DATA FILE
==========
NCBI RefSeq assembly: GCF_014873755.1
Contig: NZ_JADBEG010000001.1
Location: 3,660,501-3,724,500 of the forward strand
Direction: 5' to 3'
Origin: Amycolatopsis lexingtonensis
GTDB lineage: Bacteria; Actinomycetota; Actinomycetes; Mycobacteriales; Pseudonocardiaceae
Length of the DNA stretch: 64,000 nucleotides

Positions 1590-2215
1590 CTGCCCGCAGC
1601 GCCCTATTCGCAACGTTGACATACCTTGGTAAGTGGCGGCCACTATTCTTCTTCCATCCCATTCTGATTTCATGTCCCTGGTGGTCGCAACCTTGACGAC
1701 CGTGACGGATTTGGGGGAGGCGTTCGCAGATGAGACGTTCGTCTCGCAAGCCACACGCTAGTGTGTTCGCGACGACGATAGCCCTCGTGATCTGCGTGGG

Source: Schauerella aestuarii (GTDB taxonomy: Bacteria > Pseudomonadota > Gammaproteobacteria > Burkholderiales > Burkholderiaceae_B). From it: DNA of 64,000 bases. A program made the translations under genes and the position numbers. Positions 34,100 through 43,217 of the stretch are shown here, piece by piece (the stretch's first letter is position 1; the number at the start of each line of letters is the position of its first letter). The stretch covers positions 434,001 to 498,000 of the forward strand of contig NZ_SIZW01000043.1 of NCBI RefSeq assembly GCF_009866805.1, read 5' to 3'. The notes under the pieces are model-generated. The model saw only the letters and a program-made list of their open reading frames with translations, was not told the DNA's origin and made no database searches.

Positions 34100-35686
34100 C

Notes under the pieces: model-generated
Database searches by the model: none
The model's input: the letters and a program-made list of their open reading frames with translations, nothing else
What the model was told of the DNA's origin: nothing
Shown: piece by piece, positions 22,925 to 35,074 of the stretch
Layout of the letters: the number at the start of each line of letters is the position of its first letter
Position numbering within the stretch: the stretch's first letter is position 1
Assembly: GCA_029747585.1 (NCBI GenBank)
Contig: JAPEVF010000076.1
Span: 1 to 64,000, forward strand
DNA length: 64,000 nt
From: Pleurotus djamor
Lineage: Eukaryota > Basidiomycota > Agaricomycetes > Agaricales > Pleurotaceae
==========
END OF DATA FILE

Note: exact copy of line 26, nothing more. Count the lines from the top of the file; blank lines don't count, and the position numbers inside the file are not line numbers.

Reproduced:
From: Pleurotus djamor